University of Alberta Press, 2019

Why couldn’t I occupy the world as those model-looking women did, with their flowing hair, pulling their tiny bright suitcases as if to say, I just arrived from elsewhere, and I already belong here, and this sidewalk belongs to me?

When her marriage suddenly ends, and a diary documenting her beloved grandfather’s escape from Nazi-occupied Netherlands in the summer of 1942 is discovered, Naomi K. Lewis decides to retrace his journey to learn about her family history. Despite suffering from extreme disorientation and a lifetime of anxiety, she travels alone for the first time. Moving from Amsterdam to Lyon—relying on the marvels of GPS—she discovers family secrets and her own narrative as a second-generation Jewish Canadian. With vulnerability, humour, and wisdom, Lewis’s memoir asks tough questions about her identity as a secular Jew, the accuracy of family stories, and the impact of the Holocaust on subsequent generations. How do immigrants weave their sense of identity into their chosen countries? Must we be able to locate ourselves within family and cultural geography to belong?


"Wry, moving and beautifully written—Naomi Lewis is a wonderful writer."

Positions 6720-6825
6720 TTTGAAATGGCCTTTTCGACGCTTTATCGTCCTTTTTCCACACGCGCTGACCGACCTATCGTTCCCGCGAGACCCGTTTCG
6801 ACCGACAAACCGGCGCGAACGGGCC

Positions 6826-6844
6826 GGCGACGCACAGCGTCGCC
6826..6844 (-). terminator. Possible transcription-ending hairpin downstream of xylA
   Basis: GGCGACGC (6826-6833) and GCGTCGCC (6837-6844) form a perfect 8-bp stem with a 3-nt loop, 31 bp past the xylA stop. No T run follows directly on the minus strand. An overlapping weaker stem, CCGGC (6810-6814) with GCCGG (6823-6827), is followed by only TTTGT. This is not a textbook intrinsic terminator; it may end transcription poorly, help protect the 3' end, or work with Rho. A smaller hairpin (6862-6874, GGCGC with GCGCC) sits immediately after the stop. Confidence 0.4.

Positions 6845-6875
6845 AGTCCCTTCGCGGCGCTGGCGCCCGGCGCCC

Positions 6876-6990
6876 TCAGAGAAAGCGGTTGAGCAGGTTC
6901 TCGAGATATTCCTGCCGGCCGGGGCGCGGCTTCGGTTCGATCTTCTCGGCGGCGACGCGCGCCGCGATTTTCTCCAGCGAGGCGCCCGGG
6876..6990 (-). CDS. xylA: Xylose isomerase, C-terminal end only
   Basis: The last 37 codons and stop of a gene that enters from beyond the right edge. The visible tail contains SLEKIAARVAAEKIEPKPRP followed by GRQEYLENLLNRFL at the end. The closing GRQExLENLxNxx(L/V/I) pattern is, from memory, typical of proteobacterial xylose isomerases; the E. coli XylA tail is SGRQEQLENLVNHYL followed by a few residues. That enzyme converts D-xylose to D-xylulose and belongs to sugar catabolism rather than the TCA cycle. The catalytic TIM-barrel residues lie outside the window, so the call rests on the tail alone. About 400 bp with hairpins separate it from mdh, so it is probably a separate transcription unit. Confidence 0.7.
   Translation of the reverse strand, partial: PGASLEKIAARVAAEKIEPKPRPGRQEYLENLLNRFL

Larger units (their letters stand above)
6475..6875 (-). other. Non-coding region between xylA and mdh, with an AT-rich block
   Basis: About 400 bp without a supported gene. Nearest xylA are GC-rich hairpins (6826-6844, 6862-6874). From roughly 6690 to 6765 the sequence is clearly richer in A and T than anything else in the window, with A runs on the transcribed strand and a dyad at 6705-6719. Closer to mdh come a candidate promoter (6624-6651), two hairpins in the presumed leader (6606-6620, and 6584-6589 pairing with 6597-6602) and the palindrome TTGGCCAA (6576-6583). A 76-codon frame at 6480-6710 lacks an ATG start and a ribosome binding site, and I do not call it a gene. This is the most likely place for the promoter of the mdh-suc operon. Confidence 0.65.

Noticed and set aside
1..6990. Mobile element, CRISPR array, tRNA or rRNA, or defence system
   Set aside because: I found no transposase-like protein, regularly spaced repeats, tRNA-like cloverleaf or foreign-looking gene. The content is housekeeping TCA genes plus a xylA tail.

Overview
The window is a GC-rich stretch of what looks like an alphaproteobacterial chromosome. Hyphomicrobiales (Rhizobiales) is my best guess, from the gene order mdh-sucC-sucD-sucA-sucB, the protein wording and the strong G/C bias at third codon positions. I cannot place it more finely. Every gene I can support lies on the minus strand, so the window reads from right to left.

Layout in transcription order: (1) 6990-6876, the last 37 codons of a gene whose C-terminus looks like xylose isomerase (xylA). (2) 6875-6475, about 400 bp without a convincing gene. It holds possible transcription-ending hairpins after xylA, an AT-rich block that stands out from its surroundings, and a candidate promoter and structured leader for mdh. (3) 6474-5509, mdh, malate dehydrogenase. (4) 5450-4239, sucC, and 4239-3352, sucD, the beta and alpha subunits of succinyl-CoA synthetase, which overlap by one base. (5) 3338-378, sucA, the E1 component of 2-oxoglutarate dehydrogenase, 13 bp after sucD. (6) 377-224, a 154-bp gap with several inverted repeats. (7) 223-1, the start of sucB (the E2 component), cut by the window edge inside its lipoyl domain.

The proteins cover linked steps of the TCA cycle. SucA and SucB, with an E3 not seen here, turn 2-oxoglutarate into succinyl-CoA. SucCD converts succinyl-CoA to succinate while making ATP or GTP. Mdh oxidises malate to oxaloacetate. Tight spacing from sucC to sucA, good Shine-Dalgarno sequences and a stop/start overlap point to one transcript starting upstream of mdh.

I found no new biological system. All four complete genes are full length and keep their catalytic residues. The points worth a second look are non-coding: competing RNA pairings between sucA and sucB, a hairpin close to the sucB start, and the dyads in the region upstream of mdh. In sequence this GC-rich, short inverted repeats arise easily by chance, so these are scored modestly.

Alison Pick, Booker nominated author of Between Gods and Strangers with the Same Dream


Early on in Tiny Lights for Travellers, author Naomi Lewis admits she is a poor traveller. She is, however, a master navigator of her own interior geography. In this quiet, humble and profoundly openhearted memoir, Lewis maps her family’s history, her relationship to faith, and the loves she has both lost and gained. As a reader, I feel thankful to have been invited on the journey.

Marcello Di Cintio, author of Pay No Heed to the Rockets


"An irresistibly wise, poignant, and often funny memoir, a spiral dance through time and space exploring memory, desire, the roots of family, race and religion; as well as what it means to belong in one’s own skin."

Lauren B. Davis, author of The Grimoire of Kensington Market, The Empty Room, and others


"I was deeply engaged with Naomi’s journey through Europe while also curious about and interested in the memories of her family life, her marriage, her questions of identity, and a burgeoning love story. A hugely intelligent and creative memoir."

Lauren Carter, author of Following Sea